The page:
Meniscus Tears (Pediatric)

What are meniscus tears?

The meniscus is the tissue that cushions and stabilizes the femur (thigh bone) as it moves on the tibia (shin bone). It is made from thick cartilage (fibrocartilage), which provides durability and forms a C-shape on the medial (inner) side of the knee and a more circular shape on the lateral (outer) side.

Acute meniscus tears result from a twisting injury while playing sports. These tears can occur in different places in the meniscus and have different tear patterns. They can also occur many times in conjunction with a tear of the anterior cruciate ligament (ACL)—the lateral (outer) side with acute ACL injuries and the medial (inner) side with chronic ACL tears.

Discoid meniscus is a congenital anatomic variant seen almost exclusively on the lateral (outer) side of the knee. This results in a thickened meniscus that covers more of the lateral tibia (shin bone) than a normal meniscus. There are three different kinds of discoid meniscus susceptible to tearing. It should be noted that an asymptomatic discoid meniscus requires no treatment.

The function of the meniscus is well understood. It is important in load sharing, shock absorption, and stability. Multiple biomechanical studies have shown the protective effects of a functional meniscus. A torn meniscus treated with menisectomy (partial removal) has increased risk for the development of early osteoarthritis.

Who is affected by meniscus tears?

Once a rare diagnosis in pediatric and adolescent athletes, a torn meniscus is now commonly recognized. This condition is seen in athletes playing sports such as football, soccer, basketball, and hockey. Meniscus tears impede the knee's function and range from minor to severe depending on the extent of damage.

What are the symptoms of meniscus tears?

Symptoms are:

  • Knee swelling
  • Popping sound with knee motion
  • Tenderness around joint line
  • Knee “locks up” or gets stuck
  • Unable to completely straighten knee
  • Knee pain with activity
  • Difficulty with stairs and getting up from a seated position

After a meniscus tear, patients are able to walk and put weight down. Some athletes even try to play through the injury. However, continued play causes inflammation in the knee. Large tears may flip over and get stuck, causing a locked knee.

How are meniscus tears diagnosed?

Our doctors perform a thorough physical examination focusing on the knee's movement and areas of tenderness. X-rays help to exclude other knee injuries and an MRI (magnetic resonance imaging) of the inside of the knee often confirms the presence of a meniscus tear.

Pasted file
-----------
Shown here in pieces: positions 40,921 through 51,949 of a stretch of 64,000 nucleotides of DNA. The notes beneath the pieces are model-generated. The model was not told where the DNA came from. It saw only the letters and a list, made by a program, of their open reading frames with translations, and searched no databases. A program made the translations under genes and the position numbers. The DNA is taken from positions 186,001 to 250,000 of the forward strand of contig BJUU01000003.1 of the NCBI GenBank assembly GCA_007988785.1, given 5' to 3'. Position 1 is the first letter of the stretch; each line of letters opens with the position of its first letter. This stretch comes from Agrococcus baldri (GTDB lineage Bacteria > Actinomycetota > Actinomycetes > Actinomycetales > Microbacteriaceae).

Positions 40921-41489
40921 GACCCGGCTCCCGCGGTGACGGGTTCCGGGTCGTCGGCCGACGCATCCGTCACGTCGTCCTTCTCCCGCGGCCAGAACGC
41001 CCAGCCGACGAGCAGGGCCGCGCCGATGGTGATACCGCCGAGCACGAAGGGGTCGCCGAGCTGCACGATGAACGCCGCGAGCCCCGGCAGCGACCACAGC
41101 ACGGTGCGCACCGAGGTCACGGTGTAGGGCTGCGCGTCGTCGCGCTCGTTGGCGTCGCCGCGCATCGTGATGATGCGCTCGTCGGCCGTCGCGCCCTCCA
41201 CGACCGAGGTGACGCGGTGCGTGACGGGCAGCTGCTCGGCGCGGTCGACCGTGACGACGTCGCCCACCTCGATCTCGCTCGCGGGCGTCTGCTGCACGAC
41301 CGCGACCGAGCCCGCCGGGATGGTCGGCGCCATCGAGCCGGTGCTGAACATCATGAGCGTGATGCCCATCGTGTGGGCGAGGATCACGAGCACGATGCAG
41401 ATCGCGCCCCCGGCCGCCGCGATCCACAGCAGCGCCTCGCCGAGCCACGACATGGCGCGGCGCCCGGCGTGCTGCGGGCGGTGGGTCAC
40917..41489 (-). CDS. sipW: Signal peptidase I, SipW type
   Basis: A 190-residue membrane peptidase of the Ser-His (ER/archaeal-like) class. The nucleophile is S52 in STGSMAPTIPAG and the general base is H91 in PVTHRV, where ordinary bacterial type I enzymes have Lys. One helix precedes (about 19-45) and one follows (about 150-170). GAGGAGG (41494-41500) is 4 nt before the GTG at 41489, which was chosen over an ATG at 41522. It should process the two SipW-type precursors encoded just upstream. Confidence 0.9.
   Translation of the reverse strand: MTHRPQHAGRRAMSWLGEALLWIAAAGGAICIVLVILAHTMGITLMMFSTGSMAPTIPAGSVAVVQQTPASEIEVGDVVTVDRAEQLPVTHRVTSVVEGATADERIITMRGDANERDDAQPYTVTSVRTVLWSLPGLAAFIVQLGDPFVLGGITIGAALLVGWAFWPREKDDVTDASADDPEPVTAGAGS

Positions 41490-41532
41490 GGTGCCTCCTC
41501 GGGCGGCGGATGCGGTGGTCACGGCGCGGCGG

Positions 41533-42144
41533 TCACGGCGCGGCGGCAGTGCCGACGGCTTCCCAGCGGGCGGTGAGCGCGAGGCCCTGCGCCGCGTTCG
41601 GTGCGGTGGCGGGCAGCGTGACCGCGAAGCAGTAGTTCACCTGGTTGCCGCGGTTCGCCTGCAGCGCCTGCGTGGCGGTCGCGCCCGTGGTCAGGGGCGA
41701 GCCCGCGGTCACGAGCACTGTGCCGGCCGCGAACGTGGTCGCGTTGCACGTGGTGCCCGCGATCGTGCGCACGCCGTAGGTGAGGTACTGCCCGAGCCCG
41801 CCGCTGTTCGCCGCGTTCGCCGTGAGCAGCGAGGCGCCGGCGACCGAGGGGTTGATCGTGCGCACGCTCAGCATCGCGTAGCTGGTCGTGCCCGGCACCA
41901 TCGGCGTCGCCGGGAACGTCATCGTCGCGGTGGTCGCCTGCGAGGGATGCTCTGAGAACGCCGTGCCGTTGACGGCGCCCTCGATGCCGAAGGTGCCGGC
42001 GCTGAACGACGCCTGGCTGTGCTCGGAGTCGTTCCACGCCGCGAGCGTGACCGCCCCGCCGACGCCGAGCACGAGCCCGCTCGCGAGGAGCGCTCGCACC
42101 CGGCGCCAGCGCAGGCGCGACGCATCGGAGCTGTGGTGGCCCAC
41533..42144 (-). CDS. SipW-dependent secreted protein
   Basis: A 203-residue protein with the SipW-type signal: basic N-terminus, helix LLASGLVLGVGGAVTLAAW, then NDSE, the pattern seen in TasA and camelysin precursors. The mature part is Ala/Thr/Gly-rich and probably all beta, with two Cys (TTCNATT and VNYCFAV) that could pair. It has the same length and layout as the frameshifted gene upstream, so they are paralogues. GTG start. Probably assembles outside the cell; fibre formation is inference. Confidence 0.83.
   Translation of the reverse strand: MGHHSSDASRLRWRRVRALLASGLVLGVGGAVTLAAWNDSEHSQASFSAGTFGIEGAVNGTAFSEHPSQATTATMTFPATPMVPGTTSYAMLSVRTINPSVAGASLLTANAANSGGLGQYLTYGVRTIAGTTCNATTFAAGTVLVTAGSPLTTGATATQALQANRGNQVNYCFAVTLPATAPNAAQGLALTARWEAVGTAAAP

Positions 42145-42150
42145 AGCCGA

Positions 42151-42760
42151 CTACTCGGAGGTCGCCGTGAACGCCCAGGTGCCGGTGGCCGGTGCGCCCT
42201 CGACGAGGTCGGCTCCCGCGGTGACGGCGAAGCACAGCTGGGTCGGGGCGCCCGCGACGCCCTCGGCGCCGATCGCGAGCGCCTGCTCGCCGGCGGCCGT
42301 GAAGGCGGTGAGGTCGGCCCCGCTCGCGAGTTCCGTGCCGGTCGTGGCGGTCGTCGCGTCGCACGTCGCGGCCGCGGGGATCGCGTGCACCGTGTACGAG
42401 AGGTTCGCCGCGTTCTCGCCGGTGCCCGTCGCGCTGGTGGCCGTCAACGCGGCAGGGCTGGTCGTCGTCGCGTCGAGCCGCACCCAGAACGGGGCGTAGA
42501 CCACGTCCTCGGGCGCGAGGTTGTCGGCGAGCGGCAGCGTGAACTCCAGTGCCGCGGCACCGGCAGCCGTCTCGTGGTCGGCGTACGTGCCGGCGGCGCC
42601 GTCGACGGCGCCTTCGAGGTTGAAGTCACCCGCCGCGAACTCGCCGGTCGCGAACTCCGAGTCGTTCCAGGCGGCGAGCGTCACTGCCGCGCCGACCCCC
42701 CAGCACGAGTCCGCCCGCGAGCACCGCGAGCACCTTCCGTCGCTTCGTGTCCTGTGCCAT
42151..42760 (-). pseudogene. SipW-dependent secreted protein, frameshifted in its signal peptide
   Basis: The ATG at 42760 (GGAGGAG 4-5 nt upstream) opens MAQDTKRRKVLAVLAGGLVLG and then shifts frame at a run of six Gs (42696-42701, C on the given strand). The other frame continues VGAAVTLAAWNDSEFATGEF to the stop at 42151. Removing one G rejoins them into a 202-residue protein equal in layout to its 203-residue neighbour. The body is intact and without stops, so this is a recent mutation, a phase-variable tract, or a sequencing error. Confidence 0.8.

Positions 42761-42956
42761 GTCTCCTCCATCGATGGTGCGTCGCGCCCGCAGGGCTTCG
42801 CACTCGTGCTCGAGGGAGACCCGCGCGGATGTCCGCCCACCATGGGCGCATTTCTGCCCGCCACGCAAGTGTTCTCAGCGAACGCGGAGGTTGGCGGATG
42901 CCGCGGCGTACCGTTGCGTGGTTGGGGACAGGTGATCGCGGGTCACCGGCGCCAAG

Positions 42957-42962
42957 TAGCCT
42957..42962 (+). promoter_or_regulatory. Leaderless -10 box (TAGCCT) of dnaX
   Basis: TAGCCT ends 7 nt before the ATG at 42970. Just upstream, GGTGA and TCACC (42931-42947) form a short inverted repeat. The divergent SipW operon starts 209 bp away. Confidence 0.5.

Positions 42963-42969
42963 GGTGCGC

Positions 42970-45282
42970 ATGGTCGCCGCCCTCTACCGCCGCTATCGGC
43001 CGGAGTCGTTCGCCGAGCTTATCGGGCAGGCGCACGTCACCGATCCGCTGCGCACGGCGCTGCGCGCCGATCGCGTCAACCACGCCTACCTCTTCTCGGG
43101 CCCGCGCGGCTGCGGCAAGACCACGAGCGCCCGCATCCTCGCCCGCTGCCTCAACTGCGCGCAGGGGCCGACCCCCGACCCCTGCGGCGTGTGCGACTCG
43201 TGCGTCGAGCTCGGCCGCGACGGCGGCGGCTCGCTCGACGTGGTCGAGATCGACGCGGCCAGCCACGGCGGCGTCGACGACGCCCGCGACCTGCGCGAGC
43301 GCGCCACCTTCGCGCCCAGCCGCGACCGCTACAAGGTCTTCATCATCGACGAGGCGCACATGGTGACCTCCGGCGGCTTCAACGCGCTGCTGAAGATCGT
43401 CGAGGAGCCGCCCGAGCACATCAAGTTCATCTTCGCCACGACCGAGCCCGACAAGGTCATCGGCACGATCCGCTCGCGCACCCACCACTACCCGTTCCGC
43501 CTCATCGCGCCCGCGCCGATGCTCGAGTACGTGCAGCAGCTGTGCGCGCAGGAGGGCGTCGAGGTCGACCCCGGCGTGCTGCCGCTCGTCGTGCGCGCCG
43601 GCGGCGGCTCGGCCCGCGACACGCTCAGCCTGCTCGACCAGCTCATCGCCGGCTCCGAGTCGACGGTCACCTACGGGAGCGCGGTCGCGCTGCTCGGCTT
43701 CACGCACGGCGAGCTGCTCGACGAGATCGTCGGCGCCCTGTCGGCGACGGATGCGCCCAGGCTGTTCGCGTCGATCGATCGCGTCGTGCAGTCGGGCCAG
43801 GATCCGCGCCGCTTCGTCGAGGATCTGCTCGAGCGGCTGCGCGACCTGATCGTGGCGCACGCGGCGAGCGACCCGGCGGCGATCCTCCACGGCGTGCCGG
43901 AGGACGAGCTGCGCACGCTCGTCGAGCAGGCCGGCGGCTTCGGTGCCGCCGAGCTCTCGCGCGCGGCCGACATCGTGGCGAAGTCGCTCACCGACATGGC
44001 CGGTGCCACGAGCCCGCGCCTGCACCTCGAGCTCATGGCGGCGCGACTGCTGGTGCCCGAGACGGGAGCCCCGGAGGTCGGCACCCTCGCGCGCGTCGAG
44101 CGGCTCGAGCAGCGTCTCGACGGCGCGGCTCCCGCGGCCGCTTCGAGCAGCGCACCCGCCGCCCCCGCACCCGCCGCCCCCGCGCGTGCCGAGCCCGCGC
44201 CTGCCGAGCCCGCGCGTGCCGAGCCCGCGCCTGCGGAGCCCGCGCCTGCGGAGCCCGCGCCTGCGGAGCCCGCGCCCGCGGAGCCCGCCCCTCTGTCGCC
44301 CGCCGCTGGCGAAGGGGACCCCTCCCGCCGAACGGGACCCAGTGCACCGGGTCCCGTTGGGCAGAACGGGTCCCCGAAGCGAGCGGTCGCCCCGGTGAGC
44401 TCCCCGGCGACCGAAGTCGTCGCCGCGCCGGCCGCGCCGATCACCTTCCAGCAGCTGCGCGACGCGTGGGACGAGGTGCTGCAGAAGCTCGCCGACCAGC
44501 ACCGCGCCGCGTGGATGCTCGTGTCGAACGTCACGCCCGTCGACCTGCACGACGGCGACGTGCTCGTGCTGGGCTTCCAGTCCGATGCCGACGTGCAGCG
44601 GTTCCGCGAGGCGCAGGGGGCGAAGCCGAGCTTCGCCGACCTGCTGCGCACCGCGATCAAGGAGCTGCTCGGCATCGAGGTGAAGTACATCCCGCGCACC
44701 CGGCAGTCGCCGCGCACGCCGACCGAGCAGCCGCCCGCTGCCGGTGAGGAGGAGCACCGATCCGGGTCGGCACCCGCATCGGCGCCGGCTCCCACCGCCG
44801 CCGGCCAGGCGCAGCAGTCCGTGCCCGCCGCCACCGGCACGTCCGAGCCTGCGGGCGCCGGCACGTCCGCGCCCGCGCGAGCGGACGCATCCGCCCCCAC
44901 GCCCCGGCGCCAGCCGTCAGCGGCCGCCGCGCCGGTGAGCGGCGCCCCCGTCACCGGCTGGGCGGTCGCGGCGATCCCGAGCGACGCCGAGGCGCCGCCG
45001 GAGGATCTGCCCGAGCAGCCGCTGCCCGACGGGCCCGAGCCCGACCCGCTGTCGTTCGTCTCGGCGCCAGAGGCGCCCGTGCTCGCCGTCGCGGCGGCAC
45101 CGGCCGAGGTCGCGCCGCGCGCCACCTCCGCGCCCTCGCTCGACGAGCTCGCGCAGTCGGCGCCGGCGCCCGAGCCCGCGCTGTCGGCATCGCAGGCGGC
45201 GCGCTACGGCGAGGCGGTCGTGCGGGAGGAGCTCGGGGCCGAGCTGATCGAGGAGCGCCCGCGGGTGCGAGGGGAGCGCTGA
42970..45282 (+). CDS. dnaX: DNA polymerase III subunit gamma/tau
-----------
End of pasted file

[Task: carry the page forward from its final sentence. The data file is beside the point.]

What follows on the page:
What is the treatment for acute traumatic meniscus tears?

Treatment for meniscus tears focuses on controlling pain and inflammation. Initial management of meniscus tears involves the common approach in sports medicine of RICE: Rest, Ice, Compression, and Elevation of the affected leg. If needed, pain medication can also be prescribed. Crutches can be used to move around.

Management of meniscus tears depends on location and size of the tears and also for how long they've been present. Small tears on the periphery with good blood supply may require nothing more than rest to heal. Other tears do not have the same potential to heal on their own and require surgery.

If surgery is needed, our goal is to preserve as much of the meniscus as possible. Every attempt will be made to fix the meniscus. Some tears, however, are not repairable and parts of the torn meniscus will be trimmed back to a stable base.

What is the treatment for discoid meniscus tears?

Many of the same principles apply for tears involving the discoid meniscus. When tears are symptomatic and causing pain, locking, or feelings of instability, surgery can be needed. However, some of the surgical strategies differ from the acute non-discoid meniscus tears as we aim to reshape or “saucerize” the meniscus.

What happens after meniscus surgery?

Your child will start physical therapy to decrease swelling and strengthen the quadriceps. If the meniscus is repaired, we recommend 4-6 weeks of toe-touch weight bearing with crutches. Some repairs may limit the motion allowed from 0-90 degrees for 3-4 weeks.

If the meniscus is trimmed (partial menisectomy), weight bearing is allowed immediately and a return to activity is dictated by recovery and strengthening of the quadriceps muscle

The good news is many growing athletes are able to recover and return to previous activities after most meniscus tears in a few months.